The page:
Begin each day by listing 3 things you are grateful for.
“Thankfulness helps you see that you’re an object of love and care.” (Aaronson, 2006). When we believe we are an object of love, care, and respect, our confidence and concept of self-worth increases. Similar to altruism, gratitude has the power to boost our mood and sense of self. It’s a simple way to naturally increase our happiness.
We have a happiness factory at our disposal in our brains. Oxytocin, also known as the “cuddle hormone”, is both a neurotransmitter and hormone created in the hypothalamus and distributed by the pituitary gland in the brain (MacGill, 2015). While it is most often discussed for its release and pair bonding properties in romantic and parent-child relationships, oxytocin has other positive side effects. Oxytocin is an anxiolytic (anti-anxiety) hormone that can decrease our stress responses. It has become a widely researched neurotransmitter for its many benefits in psychotherapeutic interventions (MacGill, 2015).
Gratitude floods our brains with oxytocin which in turn creates more receptors for the transmitter (Markham, 2016). Gratitude can quite literally change the chemical makeup of our brains. Markham believes this is a kind of set point or baseline for our happiness which we can manipulate if not fully control. By practicing gratitude on a daily basis, we can boost oxytocin, increase the happiness receptors in our brains, and move our set point further along.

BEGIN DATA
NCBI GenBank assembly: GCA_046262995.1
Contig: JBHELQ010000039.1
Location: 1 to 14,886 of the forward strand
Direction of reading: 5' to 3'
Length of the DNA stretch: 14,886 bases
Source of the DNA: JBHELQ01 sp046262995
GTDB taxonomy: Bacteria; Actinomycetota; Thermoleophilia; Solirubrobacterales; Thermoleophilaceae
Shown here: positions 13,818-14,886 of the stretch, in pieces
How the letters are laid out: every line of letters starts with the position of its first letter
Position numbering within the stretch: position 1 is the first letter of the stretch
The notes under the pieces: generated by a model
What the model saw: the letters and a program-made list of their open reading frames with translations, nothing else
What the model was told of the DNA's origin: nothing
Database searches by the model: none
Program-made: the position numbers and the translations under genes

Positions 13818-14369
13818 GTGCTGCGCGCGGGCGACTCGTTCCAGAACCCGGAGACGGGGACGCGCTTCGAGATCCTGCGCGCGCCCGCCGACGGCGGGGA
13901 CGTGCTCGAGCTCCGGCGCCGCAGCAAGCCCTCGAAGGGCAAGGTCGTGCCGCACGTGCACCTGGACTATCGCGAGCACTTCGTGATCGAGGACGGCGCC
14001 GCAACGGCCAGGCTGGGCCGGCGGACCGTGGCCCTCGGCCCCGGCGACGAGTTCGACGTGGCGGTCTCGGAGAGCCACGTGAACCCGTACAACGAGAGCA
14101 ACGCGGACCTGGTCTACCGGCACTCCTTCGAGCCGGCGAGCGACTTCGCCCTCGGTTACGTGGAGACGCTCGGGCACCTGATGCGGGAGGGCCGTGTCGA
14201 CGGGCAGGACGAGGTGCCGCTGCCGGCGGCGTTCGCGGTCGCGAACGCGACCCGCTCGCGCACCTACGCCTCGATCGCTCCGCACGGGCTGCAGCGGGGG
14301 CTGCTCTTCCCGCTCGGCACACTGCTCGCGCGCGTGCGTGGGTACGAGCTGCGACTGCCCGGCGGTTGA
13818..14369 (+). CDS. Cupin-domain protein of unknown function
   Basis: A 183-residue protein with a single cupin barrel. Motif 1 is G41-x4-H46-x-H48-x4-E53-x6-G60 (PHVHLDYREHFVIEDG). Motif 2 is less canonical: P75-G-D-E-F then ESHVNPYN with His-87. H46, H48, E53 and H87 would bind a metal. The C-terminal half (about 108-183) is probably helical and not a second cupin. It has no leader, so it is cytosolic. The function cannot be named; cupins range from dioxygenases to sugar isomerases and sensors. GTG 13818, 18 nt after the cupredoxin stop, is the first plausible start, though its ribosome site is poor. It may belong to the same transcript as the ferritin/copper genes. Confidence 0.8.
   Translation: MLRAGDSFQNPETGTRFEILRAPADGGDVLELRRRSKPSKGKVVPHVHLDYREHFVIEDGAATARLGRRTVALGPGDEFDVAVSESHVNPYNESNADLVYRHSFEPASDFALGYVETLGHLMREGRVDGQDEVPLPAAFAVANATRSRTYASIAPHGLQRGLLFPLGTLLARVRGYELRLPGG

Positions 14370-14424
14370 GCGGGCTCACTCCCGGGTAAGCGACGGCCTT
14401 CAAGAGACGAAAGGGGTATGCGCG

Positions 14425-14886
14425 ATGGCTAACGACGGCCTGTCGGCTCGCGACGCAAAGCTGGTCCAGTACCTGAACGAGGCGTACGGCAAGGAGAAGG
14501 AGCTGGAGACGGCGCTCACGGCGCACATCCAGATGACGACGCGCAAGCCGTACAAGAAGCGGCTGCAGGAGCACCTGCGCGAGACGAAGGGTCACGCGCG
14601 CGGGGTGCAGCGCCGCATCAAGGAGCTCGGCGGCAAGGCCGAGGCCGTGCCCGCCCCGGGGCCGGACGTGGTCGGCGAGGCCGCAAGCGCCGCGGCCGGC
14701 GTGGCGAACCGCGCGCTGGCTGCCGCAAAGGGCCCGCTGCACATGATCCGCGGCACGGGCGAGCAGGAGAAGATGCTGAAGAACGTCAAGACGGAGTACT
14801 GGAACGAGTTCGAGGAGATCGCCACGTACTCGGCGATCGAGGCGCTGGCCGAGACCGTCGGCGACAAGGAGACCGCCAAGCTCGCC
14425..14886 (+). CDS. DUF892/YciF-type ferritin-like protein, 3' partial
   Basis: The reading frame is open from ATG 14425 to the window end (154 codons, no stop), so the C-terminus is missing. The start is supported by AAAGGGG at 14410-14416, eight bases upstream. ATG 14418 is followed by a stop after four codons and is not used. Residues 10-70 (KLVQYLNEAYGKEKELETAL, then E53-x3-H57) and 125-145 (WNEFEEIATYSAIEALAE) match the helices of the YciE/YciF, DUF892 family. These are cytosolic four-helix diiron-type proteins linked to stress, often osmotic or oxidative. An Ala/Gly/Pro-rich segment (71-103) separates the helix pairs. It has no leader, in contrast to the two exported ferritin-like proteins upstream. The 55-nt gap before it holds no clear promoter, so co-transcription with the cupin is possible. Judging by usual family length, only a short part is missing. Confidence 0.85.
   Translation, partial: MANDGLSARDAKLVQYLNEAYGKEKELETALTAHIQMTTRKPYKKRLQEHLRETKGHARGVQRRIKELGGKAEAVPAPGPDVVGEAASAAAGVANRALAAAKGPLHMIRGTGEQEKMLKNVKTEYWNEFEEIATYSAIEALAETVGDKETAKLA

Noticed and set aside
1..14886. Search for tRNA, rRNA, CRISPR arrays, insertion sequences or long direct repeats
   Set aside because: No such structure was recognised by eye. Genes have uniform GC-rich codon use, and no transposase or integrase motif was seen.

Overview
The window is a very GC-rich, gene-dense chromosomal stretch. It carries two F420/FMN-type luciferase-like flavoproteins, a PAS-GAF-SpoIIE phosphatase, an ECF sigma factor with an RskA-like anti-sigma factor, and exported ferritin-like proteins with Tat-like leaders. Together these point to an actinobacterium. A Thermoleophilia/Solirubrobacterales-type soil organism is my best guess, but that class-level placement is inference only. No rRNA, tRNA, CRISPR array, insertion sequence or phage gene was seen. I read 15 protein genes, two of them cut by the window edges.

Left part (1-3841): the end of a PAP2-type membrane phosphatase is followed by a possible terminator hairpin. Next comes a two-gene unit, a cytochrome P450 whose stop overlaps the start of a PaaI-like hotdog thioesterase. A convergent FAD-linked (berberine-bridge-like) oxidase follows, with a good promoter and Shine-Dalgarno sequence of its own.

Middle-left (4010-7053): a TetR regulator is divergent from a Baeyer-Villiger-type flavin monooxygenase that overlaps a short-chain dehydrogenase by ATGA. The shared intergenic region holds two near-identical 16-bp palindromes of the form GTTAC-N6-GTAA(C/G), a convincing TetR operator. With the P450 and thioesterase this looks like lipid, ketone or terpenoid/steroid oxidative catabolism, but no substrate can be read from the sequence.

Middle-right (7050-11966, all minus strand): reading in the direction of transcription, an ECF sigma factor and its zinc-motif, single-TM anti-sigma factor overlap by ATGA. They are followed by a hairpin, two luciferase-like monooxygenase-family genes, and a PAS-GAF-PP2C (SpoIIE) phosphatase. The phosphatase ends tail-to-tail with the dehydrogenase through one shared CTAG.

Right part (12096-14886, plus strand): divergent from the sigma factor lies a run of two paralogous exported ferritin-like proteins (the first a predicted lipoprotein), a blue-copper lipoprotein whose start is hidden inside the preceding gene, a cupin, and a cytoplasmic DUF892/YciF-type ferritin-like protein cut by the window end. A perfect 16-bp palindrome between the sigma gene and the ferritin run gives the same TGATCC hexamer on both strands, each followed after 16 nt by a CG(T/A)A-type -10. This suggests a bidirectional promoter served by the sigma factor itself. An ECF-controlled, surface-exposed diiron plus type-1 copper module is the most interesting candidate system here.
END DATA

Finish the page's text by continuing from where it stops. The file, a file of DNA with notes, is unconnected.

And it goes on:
Even in situations of great strain, when gratitude seems impossible, fake it until you literally make it. By finding the positive side of any situation, you can change your perspective and how you feel about the problem. In his book, Man’s Search for Meaning, Viktor Frankl said “When we are no longer able to change a situation, we are challenged to change ourselves”. We can become bitter and resentful (the cancers of relationships), or we can practice gratitude and change our chemical makeup. We can become lost in suffering; in the suffering we see on television or social media or the suffering we see on the streets and in conflict. Think of gratitude as the light that can guide us through such pain. Whether you want to call it the power of positive thinking, prayer, thankfulness, or appreciation, gratitude can bring joy and health into your life, your relationship, and your body.
Aaronson, Lauren. “Make a Gratitude Adjustment”. Psychology Today. 1 March 2006. Web. 12 Sep. 2016. https://www.psychologytoday.com/articles/200603/make-gratitude-adjustment
MacGill, Markus. “Oxytocin: What is it and what does it do?.” Medical News Today. MediLexicon, Intl., 21 Sep. 2015. Web. 12 Sep. 2016. <http://www.medicalnewstoday.com/articles/275795.php>
Markham, Laura. “Using Gratitude to Change Your Happiness Set Point”. Psychology Today. 6 Sep. 2016. Web 12 Sep. 2016. https://www.psychologytoday.com/blog/peaceful-parents-happy-kids/201609/using-gratitude-change-your-happiness-set-point